Month: October 2014

Córdoba #3: The fairytale Palace

After exploring the alleyways and courtyards of Córdoba I thought my floral-fix had been well and truly satisfied. That was until I entered the Alcázar de los Reyes Cristianos.

The Alcázar, which forms part of the historic centre of Cordoba – a Unesco world heritage site, was the residence of various Catholic monarchs. The palace is surrounded by gardens which were truly breathtaking; it was every flower lover’s dream. I will let the pictures below speak for themselves. IMG_8118 IMG_8175 palace1.jpg IMG_8103 palace2.jpg IMG_8092 palace3.jpg IMG_8173Excuse the cheesy poses but I was in a pretty skirt in a pretty location and I had to capture the moment. I refused to let my lone-ranger status hold me back and I went ahead and asked tourists to take photos of me. It’s definitely worth asking people because the momentary embarrassment can easily be forgotten whereas the photos last forever. Also, if you pick an incompetent photographer you get beauties like this! IMG_8052Untitled


Córdoba #2: A City of Flowers

My father’s lifelong dream is to see Japanese Cherry blossom, my Mother talks to her sweet-pea plants and I’ve grown up with two sets of green-fingered Grandparents. It is therefore unsurprising that I love all things floral.

Visiting Córdoba last weekend was perfect for me in many ways. Córdoba is famous for ‘Los Patios‘ – an annual contest in which the city’s residents showcase floral displays in their alleyways and courtyards. Traditionally, the walls of the city are lined with blue flowerpots filled with flowers and each May thousands of people flock to witness the colourful spectacle.Screen Shot 2014-10-26 at 20.57.52Screen Shot 2014-10-26 at 20.57.02 Screen Shot 2014-10-26 at 21.02.55 flowers.jpg flowers3.jpg

Despite visiting off-season, the city was still really busy. Obviously the best time to see Los Patios would be in Spring, but given that prime flower time equals prime tourist time, it’s probably best, crowd-wise, that I visited I went when I did. There was still a lot to see and I feel like I got a good taste of just how spectacular the displays must be in May. flowers2.jpgAs beautiful as Los Patios were, they weren’t the horticultural highlight of my trip. Stay tuned for Cordoba part three…Untitled


I took myself on a solitary sight-seeing adventure this weekend, to the Andalusian city of Córdoba! IMG_8069

I did a lot of solo travel in France this summer but in Spain I’ve been lucky enough to have a great group of friends to travel with, so this weekend was actually my first time adventuring alone since moving here last month. I took a Blablacar (I picked a woman driver to minimise personal safety risks) and it was a complete success. I couldn’t rely on my flatmates to do all the Spanish speaking this time; so I was forced to talk for the duration of the 2.5 hour journey. This was great practice for my Spanish and I actually maintained a good conversation. Estefania, the driver, told me that I spoke very well and that it was impressive considering I’d only been in Spain for a month. I think she may have understood that I’d only been learning Spanish for a month, which would explain her awe at my ability, of course I’ve actually been learning for two years but let’s take her praise as a compliment nevertheless!IMG_8206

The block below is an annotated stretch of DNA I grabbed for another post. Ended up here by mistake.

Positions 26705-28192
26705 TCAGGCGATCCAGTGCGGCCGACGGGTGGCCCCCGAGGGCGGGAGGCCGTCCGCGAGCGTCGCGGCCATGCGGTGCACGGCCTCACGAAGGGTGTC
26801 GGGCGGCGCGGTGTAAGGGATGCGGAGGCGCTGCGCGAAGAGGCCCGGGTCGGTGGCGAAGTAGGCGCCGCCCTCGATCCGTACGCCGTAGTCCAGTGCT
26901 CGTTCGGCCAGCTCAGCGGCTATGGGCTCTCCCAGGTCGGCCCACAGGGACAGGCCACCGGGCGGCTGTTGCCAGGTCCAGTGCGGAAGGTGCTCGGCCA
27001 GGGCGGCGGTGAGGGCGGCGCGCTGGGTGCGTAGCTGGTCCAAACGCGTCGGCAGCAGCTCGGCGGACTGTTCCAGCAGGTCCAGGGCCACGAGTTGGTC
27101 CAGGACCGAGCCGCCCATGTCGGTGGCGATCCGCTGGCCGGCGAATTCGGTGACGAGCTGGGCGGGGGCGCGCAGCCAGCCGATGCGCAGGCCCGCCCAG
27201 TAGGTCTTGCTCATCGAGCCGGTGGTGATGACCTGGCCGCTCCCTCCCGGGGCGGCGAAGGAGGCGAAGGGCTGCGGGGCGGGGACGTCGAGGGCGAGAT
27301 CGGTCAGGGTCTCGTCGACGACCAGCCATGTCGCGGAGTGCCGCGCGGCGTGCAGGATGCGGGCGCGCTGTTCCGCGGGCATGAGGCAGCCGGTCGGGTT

As it turns out Córdoba was a beautiful city and probably the perfect place to explore alone given the friendly atmosphere, the abundance of tourists and the close proximity of all the monuments to my hostel. I felt very safe all weekend long.

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As both a former Roman capital and a city under Muslim occupation (to mention just two parts of it’s story) Córdoba has a VERY diverse cultural history. The whole city is architecturally really interesting with Roman, Islamic, Christian-medieval and modern architecture reflecting it’s complex past. As a result, Córdoba feels really eclectic in style – it’s an amazingly jumbled haven of culture. The city features the orange trees of Seville, the Bougainvillea-clad white walls of Santorini, aromatic Tea rooms furnished like arabian palaces and a Jewish quarter with a beautiful 14th century Synagogue. 
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Córdoba wins the award for my favourite place in Spain (so far). So watch this space for Córdoba part two…Untitled

Spanish schedules

The mealtimes here in Spain are drastically different to what I’m used to. I’ve mentioned this before but I’m about to delve into more detail (sorry…).

So this week the twelve year-olds were learning to discuss their daily routine. If I hear “At seven o’clock I wake up” one more time I may self-combust, however, it has been quite interesting to discover just how different the Spanish schedule really is. Here in Zafra the students finish school at 2.30 and go home for lunch at around 3pm. They don’t eat dinner until at least 10pm, having had various sports or music lessons throughout the evening. Back in Britain shops may close at 5.30 and things begin to wind down, whereas here 5pm is considered mid-afternoon; everything re-opens after siesta and the evening is the busiest time.

This routine has definitely been a culture shock. It also makes you feel quite middle-aged when you’re returning home after an evening drink and you pass eight-year old Marta heading to her flute lesson. It’s particularly bizarre for me given that I eat earlier than the average British human anyway.

My first taste of this lifestyle actually came during my French exchange back in 2008 when my host family ate at 9pm. I can distinctly remember sitting in my strange French bedroom picking at the ancient remains of a Go-Ahead bar found in the depths of my suitcase (the yogurt coating had not aged well). It was a desperate moment.

A month has passed I’m slowly adapting. The key to holding out until 10pm is a late lunch and the school timetable already ensures this. Generally, a seriously hefty breakfast keeps me going until school finishes when I sprint home in hunger-induced excitement.